The law requires parents to ensure that their children of compulsory school age receive a proper education. That is a critical responsibility. Truancy is a waste of precious human talent and educational resources, and we cannot afford it. If parents fail in their legal duty, then they can be prosecuted; and, when the Children Act is implemented in October, the children of those who fail in that duty may be made the subject of an education supervision order so that local education authorities can take a direct responsibility for ensuring that a proper education is received.

Parents share with schools the responsibility for encouraging and reinforcing good habits of discipline in children. Teachers by themselves cannot be expected to rectify the consequences of all the negative influences on children, least of all the consequences of bad examples often set by parents. High standards of school discipline are vital: without an orderly school atmosphere, effective teaching and learning cannot take place.

Parents can help to motivate their children by taking a keen interest in their children's studies, and giving encouragement and support both to the children and to the school. A key area for parental support is in helping their children learn to read. There has been a welcome change over recent years. When my children went through school there was a noticeable antipathy on the part of teachers to allowing parents to be involved in the process of learning to read. A recent study carried out by Her Majesty's Inspectors of schools found that standards were generally higher among seven-year olds where there was a strong parental interest in reading and close co-operation between home and school. That is why parents are strongly urged to find out about their children's reading standards and to participate in helping to improve them. Schools should keep parents well-informed and enlist their co-operation.

Another key area for parents is in showing concern for their children's homework. They need, as far as possible, to provide a quiet place and time for them to work at home and to take an interest in the completion of the work. Children's successful completion of all homework assignments is an important part of their education and the development of good habits of independent study.

We are, of course, conscious that some parents find it difficult to know how best to support and become involved with their children's education. It is rare for parents not to want to do the very best by their children—a point made by the noble Baroness, Lady Blackstone—but not all parents feel comfortable with those matters, or in becoming directly involved with schools. It behoves the schools to act with sensitivity and to adopt a positively welcoming approach. In the more disadvantaged areas special strategies to strengthen home-school links may need to be taken by schools, and under the urban programme we are encouraging such measures.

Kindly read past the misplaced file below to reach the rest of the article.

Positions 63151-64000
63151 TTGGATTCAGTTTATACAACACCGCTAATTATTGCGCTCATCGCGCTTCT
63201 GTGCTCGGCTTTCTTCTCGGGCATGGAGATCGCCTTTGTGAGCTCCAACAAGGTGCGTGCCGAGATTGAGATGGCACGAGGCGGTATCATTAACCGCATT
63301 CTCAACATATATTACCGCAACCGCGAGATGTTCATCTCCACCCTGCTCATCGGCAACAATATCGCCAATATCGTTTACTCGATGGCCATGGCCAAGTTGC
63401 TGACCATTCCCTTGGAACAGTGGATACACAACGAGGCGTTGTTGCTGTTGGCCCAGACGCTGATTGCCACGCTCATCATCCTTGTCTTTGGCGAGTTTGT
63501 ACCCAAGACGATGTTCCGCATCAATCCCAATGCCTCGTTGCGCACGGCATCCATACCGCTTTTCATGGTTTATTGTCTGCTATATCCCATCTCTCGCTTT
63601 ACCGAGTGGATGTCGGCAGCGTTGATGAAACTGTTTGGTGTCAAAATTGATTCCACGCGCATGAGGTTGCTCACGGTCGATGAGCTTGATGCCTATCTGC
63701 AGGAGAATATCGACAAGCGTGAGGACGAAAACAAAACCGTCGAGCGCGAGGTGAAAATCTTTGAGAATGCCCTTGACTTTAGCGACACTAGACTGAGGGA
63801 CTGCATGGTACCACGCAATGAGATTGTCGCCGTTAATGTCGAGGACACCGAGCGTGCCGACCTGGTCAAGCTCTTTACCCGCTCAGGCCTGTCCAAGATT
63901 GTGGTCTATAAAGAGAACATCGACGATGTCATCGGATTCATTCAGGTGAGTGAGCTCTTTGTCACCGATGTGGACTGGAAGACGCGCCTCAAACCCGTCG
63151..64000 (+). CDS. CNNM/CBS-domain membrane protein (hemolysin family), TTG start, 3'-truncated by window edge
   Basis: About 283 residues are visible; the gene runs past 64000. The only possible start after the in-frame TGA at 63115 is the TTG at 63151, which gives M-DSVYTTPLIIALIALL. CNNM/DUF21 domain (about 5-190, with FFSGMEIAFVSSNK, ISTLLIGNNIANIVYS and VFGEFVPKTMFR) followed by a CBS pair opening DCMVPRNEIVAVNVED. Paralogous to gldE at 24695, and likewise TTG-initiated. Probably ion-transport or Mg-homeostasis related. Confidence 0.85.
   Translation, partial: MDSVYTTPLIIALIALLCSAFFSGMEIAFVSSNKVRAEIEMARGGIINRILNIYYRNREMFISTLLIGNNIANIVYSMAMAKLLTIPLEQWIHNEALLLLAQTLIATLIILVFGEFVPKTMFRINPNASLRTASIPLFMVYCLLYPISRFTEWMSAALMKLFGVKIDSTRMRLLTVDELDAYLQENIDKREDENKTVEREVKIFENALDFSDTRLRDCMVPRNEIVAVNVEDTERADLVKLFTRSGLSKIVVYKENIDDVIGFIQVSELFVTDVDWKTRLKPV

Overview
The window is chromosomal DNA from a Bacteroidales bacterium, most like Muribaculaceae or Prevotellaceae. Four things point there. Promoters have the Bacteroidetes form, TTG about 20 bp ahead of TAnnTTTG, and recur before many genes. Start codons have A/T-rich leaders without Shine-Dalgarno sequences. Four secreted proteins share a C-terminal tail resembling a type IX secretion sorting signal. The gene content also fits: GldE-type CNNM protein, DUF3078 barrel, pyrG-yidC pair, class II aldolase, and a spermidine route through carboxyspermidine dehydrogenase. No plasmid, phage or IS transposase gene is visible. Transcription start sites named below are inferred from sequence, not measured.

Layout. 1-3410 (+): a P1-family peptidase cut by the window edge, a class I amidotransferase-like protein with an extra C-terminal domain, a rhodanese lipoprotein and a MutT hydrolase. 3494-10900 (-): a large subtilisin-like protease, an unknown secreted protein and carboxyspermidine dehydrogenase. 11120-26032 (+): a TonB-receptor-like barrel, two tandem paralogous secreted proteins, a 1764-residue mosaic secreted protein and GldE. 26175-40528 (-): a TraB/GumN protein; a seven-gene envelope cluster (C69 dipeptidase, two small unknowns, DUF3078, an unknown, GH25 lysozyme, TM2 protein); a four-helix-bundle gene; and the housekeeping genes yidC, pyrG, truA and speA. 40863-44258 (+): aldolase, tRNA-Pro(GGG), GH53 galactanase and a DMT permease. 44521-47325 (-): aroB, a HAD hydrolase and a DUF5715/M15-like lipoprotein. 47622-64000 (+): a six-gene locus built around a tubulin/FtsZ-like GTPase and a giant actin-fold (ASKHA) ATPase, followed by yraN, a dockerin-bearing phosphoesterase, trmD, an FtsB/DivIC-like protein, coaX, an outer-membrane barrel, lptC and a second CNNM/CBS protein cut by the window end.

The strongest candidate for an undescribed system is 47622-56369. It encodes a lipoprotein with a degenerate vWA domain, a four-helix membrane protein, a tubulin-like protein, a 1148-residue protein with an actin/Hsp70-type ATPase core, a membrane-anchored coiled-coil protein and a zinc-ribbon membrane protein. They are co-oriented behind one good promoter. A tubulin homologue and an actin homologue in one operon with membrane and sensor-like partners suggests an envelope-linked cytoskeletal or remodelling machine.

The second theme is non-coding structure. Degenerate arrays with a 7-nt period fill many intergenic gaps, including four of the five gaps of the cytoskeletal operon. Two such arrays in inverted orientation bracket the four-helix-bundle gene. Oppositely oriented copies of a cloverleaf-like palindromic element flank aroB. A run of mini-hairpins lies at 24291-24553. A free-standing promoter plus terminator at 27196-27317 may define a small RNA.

The Government have been especially concerned to keep parents informed about the changes involved in the national curriculum. Three explanatory leaflets aimed at parents have been distributed, one from the Department of Education and Science and two from the National Curriculum Council. They set out clearly what parents can expect from the national curriculum and how they can help their children benefit from it. All the leaflets are available in the eight most widely spoken ethnic languages, as well as English.

The latest leaflet is part of a wider campaign to help parents understand the new testing and reporting arrangements for seven year-olds. A further leaflet is planned shortly, specifically geared to interpreting the written reports that parents receive. The cost of both leaflets, including design, printing, distribution and ensuring availability through libraries and most main post offices, is not yet clear. It will depend on parental and school response. However, we believe that it will not exceed £500,000. At 10p per copy, we believe that to be good value.

Under regulations introduced last July, schools will be required to give parents an annual written report on their children's achievements. Implementation of the requirements is progressive. This summer reports will be provided on pupils aged five to seven, 11 to 12 and sixth formers. Parents will be well-informed both about their children's studies under the national curriculum and their levels of achievement, judged against a national standard. The reports give teachers an opportunity to make recommendations for parental help to their children. This is one means by which parents and teachers can enter into constructive dialogue and work as partners to build on children's strengths and overcome weaknesses revealed by the tests on the national curriculum.

It is clear from what I have said so far that all parents now have even more opportunities to play an active part in their children's education and are increasingly being given the information they need to help them do that effectively. For one group of parents, elected by and representing the full parent body, the scope for making a contribution is even greater. It extends well beyond their own child's progress to issues affecting the success of the school as a whole. I refer to parent governors. There are 75,000 who, together with 200,000 fellow governors, take on real responsibility for key decisions in each school. The role of governors has been one of the themes of our debate today.